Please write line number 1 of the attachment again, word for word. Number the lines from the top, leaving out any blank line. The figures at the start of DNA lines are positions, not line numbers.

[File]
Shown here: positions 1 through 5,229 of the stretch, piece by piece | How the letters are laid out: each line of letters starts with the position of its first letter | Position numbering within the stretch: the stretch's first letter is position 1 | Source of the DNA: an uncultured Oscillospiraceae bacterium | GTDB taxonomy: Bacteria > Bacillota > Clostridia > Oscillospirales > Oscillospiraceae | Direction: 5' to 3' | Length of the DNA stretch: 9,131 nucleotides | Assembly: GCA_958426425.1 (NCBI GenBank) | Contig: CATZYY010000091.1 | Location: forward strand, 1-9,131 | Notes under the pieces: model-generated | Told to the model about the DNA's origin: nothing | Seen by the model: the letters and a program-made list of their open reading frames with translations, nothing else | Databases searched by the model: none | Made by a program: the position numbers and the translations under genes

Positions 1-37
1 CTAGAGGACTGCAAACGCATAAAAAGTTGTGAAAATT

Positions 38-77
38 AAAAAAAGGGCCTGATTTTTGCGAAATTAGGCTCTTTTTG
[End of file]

Shown here: positions 1 through 5,229 of the stretch, piece by piece | How the letters are laid out: each line of letters starts with the position of its first letter | Position numbering within the stretch: the stretch's first letter is position 1 | Source of the DNA: an uncultured Oscillospiraceae bacterium | GTDB taxonomy: Bacteria > Bacillota > Clostridia > Oscillospirales > Oscillospiraceae | Direction: 5' to 3' | Length of the DNA stretch: 9,131 nucleotides | Assembly: GCA_958426425.1 (NCBI GenBank) | Contig: CATZYY010000091.1 | Location: forward strand, 1-9,131 | Notes under the pieces: model-generated | Told to the model about the DNA's origin: nothing | Seen by the model: the letters and a program-made list of their open reading frames with translations, nothing else | Databases searched by the model: none | Made by a program: the position numbers and the translations under genes